My name is Anna Lundberg. I’m the founder of One Step Outside, author of Leaving the Corporate 9 to 5, and host of the Reimagining Success podcast. Now, that is my little introduction that I’ve been using the last few weeks or even months, and the section of the intro I want to draw your attention to, apart from the podcast of course, which you’re very well aware of since you’re listening to me on the podcast. But it’s that I said I’m the author of Leaving the Corporate 9 to 5.

Now, I have to be fully honest with you. It’s taken me some time to think of myself and to put myself forward as an author. I’ve always thought of myself as a writer and being a writer I think is sort of easier to get your head around because writing means that you’re writing. So, that’s easier to say and to accept, to own. Saying that you’re an author does feel a bit contrived and arrogant, which is a bit strange because we don’t find ourselves feeling boastful when we say that I’m an accountant or I’m a marketing director or whatever it is. I don’t know why an author should be any different.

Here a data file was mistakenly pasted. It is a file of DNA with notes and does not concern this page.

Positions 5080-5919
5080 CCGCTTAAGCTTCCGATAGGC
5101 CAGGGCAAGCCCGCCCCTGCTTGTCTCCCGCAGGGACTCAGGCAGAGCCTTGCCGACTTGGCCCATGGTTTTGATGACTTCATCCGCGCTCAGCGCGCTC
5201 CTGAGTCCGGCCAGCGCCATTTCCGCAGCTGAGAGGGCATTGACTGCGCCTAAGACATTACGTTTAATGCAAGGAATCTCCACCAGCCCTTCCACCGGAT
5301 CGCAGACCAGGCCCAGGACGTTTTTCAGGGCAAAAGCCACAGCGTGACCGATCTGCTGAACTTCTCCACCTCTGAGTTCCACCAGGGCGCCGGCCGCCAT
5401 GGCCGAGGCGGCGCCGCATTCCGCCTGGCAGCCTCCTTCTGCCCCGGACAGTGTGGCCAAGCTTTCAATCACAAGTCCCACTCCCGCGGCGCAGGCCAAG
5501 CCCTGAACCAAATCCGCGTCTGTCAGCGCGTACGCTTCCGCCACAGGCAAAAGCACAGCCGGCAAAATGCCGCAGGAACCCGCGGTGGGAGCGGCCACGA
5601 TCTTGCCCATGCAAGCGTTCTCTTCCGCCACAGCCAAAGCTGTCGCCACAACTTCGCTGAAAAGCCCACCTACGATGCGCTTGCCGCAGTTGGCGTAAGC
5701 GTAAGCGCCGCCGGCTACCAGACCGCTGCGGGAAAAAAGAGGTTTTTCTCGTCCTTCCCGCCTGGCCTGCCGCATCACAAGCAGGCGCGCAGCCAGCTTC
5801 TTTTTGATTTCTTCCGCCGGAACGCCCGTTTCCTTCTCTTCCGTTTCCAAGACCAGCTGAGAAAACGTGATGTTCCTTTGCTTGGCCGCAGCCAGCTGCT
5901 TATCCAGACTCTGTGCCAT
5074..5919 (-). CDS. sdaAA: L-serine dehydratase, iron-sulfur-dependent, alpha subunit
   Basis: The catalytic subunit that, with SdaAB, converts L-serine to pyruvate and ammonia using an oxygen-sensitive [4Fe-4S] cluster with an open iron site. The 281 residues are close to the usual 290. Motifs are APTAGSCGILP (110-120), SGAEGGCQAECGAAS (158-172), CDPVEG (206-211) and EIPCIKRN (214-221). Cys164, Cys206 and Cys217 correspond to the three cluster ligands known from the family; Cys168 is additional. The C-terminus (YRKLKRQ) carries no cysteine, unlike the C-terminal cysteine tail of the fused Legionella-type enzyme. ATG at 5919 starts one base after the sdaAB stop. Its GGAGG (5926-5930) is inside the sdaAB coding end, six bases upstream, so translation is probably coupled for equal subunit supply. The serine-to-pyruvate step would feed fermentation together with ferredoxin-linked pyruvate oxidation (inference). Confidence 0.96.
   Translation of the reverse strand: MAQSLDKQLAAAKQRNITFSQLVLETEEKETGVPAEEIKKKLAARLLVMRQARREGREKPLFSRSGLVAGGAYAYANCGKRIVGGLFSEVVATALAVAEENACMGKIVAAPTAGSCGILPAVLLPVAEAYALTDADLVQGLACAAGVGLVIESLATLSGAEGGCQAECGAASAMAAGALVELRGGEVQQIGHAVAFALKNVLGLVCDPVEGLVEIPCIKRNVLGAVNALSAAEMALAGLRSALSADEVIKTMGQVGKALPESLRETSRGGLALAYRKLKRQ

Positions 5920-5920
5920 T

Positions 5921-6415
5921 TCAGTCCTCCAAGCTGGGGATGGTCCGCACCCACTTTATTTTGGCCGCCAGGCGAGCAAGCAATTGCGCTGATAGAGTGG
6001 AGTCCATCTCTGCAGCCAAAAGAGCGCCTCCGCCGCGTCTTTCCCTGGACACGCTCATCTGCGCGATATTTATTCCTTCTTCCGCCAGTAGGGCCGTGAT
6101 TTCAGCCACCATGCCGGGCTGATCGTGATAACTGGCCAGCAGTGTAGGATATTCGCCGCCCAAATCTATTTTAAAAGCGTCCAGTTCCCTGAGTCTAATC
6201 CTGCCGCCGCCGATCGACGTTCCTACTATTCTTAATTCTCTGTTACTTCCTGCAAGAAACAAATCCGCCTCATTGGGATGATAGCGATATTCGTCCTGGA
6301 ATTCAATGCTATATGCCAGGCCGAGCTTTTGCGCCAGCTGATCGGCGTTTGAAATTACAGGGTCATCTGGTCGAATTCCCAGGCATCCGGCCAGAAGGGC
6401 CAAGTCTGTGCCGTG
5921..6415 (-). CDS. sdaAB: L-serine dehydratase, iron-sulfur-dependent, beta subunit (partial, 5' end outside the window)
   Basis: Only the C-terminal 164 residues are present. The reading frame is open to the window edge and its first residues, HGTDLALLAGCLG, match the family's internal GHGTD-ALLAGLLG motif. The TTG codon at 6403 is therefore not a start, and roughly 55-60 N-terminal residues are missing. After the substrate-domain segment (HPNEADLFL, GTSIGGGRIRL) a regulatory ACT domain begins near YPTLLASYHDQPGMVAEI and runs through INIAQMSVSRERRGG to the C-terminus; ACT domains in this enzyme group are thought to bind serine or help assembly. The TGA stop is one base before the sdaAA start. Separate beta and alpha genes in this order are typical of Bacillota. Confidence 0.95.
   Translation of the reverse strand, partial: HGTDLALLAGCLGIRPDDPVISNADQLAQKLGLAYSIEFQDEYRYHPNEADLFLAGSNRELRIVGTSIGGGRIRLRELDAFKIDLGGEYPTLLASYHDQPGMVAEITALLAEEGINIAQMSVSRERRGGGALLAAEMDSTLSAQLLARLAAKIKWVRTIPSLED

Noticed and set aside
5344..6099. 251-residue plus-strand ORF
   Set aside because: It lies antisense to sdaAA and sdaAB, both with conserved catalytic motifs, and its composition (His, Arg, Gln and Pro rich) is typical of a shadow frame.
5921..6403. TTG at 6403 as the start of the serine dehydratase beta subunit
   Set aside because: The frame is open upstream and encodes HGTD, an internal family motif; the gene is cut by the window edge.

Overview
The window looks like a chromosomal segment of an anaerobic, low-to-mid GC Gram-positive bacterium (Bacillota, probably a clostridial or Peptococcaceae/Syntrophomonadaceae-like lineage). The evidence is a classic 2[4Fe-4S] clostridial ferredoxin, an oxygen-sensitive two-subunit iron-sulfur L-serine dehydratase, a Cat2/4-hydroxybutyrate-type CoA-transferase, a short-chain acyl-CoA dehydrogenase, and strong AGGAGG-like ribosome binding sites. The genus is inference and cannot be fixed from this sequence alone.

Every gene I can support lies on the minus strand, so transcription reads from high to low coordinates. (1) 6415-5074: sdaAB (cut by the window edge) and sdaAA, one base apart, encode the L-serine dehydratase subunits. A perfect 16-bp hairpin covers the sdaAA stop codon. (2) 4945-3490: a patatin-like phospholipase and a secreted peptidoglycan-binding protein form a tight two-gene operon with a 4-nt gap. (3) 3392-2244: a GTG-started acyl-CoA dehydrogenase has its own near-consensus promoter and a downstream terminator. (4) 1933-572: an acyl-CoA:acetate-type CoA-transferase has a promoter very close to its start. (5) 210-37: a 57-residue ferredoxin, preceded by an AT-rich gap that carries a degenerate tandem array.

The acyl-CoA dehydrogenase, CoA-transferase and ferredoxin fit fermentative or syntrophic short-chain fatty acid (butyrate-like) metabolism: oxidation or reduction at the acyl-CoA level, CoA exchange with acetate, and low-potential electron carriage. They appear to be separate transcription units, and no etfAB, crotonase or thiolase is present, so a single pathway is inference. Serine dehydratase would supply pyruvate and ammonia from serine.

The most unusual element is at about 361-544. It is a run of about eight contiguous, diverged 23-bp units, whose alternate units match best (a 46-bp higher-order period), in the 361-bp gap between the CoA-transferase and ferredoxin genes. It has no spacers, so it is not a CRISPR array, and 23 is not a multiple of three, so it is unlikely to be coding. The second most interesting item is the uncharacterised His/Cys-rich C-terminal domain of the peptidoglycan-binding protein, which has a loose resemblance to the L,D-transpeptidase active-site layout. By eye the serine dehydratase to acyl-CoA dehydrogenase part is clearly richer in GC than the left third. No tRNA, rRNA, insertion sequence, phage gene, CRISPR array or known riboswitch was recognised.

And supportive people will tell me, will tell you that, “You know what? You’ve published a book. So yes, you are an author.” Boom, done, simple as that. But I have begun to say that, and I have published in fact two books, so I am an author. And wouldn’t it be nice for you to do the same? To be able to say in the context of your business, “I am the author of this book on my topic of expertise. Ta-da, boom.” Imagine where that puts you in terms of credibility and authority and it’s credibility, building an audience, establishing your authority in a new field that we were talking about over the last few weeks. So do check out those couple of episodes, if you haven’t listened to those yet.